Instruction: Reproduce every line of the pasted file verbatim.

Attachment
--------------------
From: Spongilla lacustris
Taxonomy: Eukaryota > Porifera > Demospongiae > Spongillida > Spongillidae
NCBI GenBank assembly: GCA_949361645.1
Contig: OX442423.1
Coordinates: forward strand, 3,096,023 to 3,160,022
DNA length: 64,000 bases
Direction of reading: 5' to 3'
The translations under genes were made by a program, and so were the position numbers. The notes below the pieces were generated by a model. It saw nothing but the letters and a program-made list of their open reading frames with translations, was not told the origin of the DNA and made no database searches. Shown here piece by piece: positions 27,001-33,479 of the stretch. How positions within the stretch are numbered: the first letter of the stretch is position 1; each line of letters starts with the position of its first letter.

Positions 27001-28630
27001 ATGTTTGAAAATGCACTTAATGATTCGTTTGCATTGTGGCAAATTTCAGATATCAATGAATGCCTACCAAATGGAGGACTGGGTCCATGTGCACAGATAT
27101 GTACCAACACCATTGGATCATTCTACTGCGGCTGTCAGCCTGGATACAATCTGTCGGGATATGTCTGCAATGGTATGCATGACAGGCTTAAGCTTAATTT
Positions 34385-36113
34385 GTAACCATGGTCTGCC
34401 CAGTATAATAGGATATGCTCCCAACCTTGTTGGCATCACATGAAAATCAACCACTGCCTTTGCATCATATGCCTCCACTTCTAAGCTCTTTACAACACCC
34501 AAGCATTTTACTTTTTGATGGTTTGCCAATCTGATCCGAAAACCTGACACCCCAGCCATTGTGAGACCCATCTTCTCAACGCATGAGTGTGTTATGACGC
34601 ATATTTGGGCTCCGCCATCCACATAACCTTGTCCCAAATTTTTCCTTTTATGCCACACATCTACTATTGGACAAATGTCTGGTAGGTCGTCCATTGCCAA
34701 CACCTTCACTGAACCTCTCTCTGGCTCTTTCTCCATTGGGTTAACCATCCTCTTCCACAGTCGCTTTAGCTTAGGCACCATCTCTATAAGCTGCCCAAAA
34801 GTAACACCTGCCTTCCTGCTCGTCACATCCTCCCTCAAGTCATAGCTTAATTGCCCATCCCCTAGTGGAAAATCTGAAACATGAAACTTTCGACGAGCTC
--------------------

From: Spongilla lacustris
Taxonomy: Eukaryota > Porifera > Demospongiae > Spongillida > Spongillidae
NCBI GenBank assembly: GCA_949361645.1
Contig: OX442423.1
Coordinates: forward strand, 3,096,023 to 3,160,022
DNA length: 64,000 bases
Direction of reading: 5' to 3'
The translations under genes were made by a program, and so were the position numbers. The notes below the pieces were generated by a model. It saw nothing but the letters and a program-made list of their open reading frames with translations, was not told the origin of the DNA and made no database searches. Shown here piece by piece: positions 27,001-33,479 of the stretch. How positions within the stretch are numbered: the first letter of the stretch is position 1; each line of letters starts with the position of its first letter.

Positions 27001-28630
27001 ATGTTTGAAAATGCACTTAATGATTCGTTTGCATTGTGGCAAATTTCAGATATCAATGAATGCCTACCAAATGGAGGACTGGGTCCATGTGCACAGATAT
27101 GTACCAACACCATTGGATCATTCTACTGCGGCTGTCAGCCTGGATACAATCTGTCGGGATATGTCTGCAATGGTATGCATGACAGGCTTAAGCTTAATTT
Positions 34385-36113
34385 GTAACCATGGTCTGCC
34401 CAGTATAATAGGATATGCTCCCAACCTTGTTGGCATCACATGAAAATCAACCACTGCCTTTGCATCATATGCCTCCACTTCTAAGCTCTTTACAACACCC
34501 AAGCATTTTACTTTTTGATGGTTTGCCAATCTGATCCGAAAACCTGACACCCCAGCCATTGTGAGACCCATCTTCTCAACGCATGAGTGTGTTATGACGC
34601 ATATTTGGGCTCCGCCATCCACATAACCTTGTCCCAAATTTTTCCTTTTATGCCACACATCTACTATTGGACAAATGTCTGGTAGGTCGTCCATTGCCAA
34701 CACCTTCACTGAACCTCTCTCTGGCTCTTTCTCCATTGGGTTAACCATCCTCTTCCACAGTCGCTTTAGCTTAGGCACCATCTCTATAAGCTGCCCAAAA
34801 GTAACACCTGCCTTCCTGCTCGTCACATCCTCCCTCAAGTCATAGCTTAATTGCCCATCCCCTAGTGGAAAATCTGAAACATGAAACTTTCGACGAGCTC